European Maker Week is the first initiative promoted by European Commission and implemented by Maker Faire Rome, in collaboration with Startup Europe, to raise awareness around the significance of the Maker culture and its ecosystem, as well as foster creativity and innovation in schools.
Europe is not only home to the highest number of fab labs, Makerspaces, and hackerspaces in the world, it’s also the birthplace of disruptive projects like Arduino, Raspberry Pi, micro:bit, and RepRap. Every year, there are over 50 Maker Faires, Mini Maker Faires, and the flagship Maker Faire Rome, which drew attention from 100,000-plus visitors in 2015.
European Maker Week, which will be held May 30th to June 5th, will play host to more than 450 events across 28 countries. Click on the map below to find the the event nearest you:
Arduino and Genuino Education is a worldwide-leading school initiative bringing technology into the hands of teachers and students to create a more inventive learning experience. It offers multiple platforms, including research-based projects like PELARS and in-class programs such as Creative Technologies in the Classroom (CTC), all of which are present at this year’s Maker Faire Bay Area.
With CTC, students are able to learn basic programming, electronics, and mechanics concepts in an approachable, playful way through a series of coding projects and easy-to-assemble experiments.
Arduino’s one-of-a-kind STEM program has been implemented in nearly 500 schools throughout the globe, resulting in an overwhelming satisfaction rate among both students and teachers alike. 95% of instructors continue to use the curriculum in their classrooms year after year, while more than 13,000 students have already participated.
CTC 101 — running on Arduino 101 — is divided into four distinct stages:
Teacher training (one week)
Themed modules (five modules, 10 weeks)
Student projects (nine weeks)
Technology fair (one day)
Each program comes with a CTC 101 Toolbox consisting of:
Sets of electronics components and pre-cut mechanical parts
Back at Arduino Day 2016, Massimo Banzi explored the true meaning of the Internet of Things in a more philosophical, approachable way. During his presentation, the Arduino co-founder touched upon the current state of the industry, some guiding principles, as well as what the future may entail.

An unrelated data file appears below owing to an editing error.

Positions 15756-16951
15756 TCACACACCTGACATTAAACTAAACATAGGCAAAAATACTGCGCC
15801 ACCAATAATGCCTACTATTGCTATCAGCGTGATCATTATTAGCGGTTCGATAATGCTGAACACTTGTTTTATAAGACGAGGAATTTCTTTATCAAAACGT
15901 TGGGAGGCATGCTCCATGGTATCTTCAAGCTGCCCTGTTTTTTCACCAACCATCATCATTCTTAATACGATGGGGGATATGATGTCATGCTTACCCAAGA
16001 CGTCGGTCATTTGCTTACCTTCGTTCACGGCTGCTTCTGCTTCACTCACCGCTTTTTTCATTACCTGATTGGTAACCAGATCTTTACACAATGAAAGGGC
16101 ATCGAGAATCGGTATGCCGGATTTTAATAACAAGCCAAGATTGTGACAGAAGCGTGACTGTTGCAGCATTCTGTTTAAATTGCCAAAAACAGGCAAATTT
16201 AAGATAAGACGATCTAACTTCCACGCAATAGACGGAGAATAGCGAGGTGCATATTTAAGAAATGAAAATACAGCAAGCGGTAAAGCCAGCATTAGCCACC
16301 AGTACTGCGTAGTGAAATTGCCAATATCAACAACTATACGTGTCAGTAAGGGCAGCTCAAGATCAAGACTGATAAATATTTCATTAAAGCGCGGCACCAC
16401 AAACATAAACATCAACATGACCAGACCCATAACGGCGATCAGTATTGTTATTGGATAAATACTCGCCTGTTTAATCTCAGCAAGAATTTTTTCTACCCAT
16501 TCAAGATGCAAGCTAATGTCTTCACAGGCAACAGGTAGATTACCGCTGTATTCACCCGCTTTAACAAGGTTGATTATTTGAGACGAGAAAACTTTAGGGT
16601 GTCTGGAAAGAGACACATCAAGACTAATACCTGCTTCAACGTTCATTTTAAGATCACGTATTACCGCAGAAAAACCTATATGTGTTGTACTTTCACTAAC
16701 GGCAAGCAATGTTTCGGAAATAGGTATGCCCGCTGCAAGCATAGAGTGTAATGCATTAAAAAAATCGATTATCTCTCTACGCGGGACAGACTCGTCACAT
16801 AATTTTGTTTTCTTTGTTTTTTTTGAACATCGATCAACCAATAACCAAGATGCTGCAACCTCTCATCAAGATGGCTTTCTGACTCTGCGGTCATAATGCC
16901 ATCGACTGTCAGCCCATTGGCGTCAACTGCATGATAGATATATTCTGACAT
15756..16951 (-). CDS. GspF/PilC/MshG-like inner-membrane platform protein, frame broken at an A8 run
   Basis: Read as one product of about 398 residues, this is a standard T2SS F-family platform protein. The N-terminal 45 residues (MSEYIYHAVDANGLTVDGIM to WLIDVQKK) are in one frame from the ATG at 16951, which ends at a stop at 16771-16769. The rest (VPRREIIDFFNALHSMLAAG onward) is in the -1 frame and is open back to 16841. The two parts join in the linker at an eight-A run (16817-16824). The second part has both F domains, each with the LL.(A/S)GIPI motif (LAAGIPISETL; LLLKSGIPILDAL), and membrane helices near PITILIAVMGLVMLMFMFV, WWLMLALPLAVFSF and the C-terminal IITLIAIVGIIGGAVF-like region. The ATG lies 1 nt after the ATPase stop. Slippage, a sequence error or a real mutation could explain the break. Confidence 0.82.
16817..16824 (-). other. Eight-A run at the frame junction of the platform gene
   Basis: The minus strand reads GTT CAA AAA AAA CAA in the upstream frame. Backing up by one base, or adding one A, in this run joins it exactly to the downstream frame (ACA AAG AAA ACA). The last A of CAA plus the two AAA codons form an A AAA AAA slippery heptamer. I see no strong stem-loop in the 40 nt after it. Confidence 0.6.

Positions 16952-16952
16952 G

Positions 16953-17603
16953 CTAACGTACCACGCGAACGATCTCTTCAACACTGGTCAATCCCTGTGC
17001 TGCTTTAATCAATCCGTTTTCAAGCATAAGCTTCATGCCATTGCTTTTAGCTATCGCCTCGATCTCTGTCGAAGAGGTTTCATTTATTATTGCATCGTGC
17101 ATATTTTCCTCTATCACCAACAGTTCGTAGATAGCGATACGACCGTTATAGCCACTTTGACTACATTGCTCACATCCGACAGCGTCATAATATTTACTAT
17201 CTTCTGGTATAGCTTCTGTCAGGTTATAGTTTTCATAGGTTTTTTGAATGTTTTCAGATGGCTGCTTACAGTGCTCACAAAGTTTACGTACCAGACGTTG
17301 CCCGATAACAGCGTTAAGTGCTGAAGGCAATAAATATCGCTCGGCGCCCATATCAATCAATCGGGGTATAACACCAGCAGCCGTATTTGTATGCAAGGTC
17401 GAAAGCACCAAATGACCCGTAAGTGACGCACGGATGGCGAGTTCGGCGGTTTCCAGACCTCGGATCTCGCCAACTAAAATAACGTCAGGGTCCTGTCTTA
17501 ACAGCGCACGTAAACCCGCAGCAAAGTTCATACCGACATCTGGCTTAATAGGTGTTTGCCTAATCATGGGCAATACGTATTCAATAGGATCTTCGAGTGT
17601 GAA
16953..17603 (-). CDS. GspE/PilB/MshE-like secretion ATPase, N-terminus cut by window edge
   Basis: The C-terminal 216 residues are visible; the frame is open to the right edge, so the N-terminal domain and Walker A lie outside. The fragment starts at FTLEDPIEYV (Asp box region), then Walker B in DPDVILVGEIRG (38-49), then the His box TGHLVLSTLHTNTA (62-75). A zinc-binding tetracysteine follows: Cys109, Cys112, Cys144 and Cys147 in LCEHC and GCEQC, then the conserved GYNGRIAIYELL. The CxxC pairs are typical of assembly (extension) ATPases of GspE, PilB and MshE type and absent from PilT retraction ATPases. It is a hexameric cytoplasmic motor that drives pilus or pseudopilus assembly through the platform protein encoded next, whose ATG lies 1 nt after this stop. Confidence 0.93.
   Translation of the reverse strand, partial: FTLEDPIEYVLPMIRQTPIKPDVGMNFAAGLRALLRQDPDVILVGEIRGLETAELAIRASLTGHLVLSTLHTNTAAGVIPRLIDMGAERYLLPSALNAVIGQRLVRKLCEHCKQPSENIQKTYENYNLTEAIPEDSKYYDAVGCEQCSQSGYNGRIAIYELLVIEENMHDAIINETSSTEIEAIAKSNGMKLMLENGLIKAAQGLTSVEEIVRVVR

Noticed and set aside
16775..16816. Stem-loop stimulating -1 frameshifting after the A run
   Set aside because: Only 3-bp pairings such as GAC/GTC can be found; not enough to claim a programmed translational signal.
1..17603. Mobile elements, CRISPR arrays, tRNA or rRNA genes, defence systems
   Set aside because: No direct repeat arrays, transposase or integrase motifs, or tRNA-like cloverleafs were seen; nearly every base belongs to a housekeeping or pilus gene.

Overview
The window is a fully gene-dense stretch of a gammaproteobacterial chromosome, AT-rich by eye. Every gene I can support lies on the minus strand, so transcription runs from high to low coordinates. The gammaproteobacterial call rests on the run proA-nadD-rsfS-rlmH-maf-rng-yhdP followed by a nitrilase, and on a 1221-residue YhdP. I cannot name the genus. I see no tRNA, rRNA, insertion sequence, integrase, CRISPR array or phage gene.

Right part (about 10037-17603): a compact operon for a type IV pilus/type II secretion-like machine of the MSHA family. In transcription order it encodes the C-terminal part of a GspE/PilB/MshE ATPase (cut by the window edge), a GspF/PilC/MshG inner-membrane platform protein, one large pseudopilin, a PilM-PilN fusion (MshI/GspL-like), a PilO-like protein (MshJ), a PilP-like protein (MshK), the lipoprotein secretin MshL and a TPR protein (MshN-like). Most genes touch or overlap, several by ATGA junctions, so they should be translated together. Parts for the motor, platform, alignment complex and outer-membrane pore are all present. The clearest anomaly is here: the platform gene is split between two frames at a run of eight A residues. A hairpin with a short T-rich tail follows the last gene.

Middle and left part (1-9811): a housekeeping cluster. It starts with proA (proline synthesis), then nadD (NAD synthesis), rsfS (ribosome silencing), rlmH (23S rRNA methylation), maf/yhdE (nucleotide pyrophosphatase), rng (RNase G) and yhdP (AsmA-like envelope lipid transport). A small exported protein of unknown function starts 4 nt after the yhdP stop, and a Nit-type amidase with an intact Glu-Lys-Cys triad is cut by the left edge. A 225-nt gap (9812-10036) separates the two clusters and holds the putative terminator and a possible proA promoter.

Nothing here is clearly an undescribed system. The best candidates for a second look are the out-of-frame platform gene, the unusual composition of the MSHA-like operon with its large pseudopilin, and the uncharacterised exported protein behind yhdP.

“A lot of people are trying to build products that are connected, but not a lot of stuff makes a lot of sense right now. There’s a lot of strange stuff happening. It’s the beginning of an industry,” Banzi explained. “There’s a couple of misconceptions. A lot of people tend to equate the Internet of Things with smart thermostats for your home, and it’s much more than that. The part of the IoT that right now is impacting and can impact your life the most is the least sexy one.”
Massimo Banzi is among the judges on “America’s Greatest Makers” a reality competition from Mark Burnett (the reality-TV king behind “Survivor,” “The Apprentice,” and “The Voice”) in partnership with Intel which debuted last week on TBS.
In a first of its kind competition, the tv show takes 24 teams of makers from across US and puts them in head-to-head challenges to invent disruptive projects and win $1 million. The team are composed by unique people from 15 years old to 59 with ideas going to inspire a whole new audience of potential makers.
In the first two episodes, each team pitched their device idea to the judging panel composed by Intel CEO Brian Krzanich; business and financial expert Carol Roth; comedian, serial entrepreneur and co-host of truTV’s Hack My Life Kevin Pereira; and one of the celebrity guests.
At the end of April during 4th episode guest judge Massimo Banzi joins the panel as the remaining makers compete in the “Make or Break” rounds for $100,000 and a spot in the million dollar finale. If you are not in the USA, watch the episode at this link after April 27th.